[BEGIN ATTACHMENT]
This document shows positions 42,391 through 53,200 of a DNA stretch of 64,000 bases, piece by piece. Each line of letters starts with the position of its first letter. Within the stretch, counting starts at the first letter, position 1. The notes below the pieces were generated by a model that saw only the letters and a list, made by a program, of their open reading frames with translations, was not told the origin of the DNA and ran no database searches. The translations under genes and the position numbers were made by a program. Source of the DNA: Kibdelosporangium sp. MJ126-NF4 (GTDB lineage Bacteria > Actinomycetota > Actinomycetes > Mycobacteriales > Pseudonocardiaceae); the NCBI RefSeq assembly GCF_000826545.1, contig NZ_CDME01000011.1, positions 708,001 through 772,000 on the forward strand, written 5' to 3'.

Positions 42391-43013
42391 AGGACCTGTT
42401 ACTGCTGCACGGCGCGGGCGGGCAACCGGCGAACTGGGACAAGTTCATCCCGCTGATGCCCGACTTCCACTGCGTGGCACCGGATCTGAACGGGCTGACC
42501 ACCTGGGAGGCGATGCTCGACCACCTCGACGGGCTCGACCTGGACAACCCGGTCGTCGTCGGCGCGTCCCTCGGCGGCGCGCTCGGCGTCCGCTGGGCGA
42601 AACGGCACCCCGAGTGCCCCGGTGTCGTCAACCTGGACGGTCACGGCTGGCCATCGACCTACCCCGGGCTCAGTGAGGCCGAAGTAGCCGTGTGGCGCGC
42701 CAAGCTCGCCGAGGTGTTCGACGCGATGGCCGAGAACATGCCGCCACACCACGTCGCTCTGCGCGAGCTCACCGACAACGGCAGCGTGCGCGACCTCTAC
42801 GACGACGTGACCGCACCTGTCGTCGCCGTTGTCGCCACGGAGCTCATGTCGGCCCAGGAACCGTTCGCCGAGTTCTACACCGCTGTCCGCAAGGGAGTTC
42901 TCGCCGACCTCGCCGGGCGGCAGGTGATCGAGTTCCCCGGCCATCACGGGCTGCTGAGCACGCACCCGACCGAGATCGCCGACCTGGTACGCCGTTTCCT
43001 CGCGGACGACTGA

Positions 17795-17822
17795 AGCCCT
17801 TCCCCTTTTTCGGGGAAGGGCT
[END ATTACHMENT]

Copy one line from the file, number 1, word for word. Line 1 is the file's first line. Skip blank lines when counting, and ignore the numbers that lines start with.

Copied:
This document shows positions 42,391 through 53,200 of a DNA stretch of 64,000 bases, piece by piece. Each line of letters starts with the position of its first letter. Within the stretch, counting starts at the first letter, position 1. The notes below the pieces were generated by a model that saw only the letters and a list, made by a program, of their open reading frames with translations, was not told the origin of the DNA and ran no database searches. The translations under genes and the position numbers were made by a program. Source of the DNA: Kibdelosporangium sp. MJ126-NF4 (GTDB lineage Bacteria > Actinomycetota > Actinomycetes > Mycobacteriales > Pseudonocardiaceae); the NCBI RefSeq assembly GCF_000826545.1, contig NZ_CDME01000011.1, positions 708,001 through 772,000 on the forward strand, written 5' to 3'.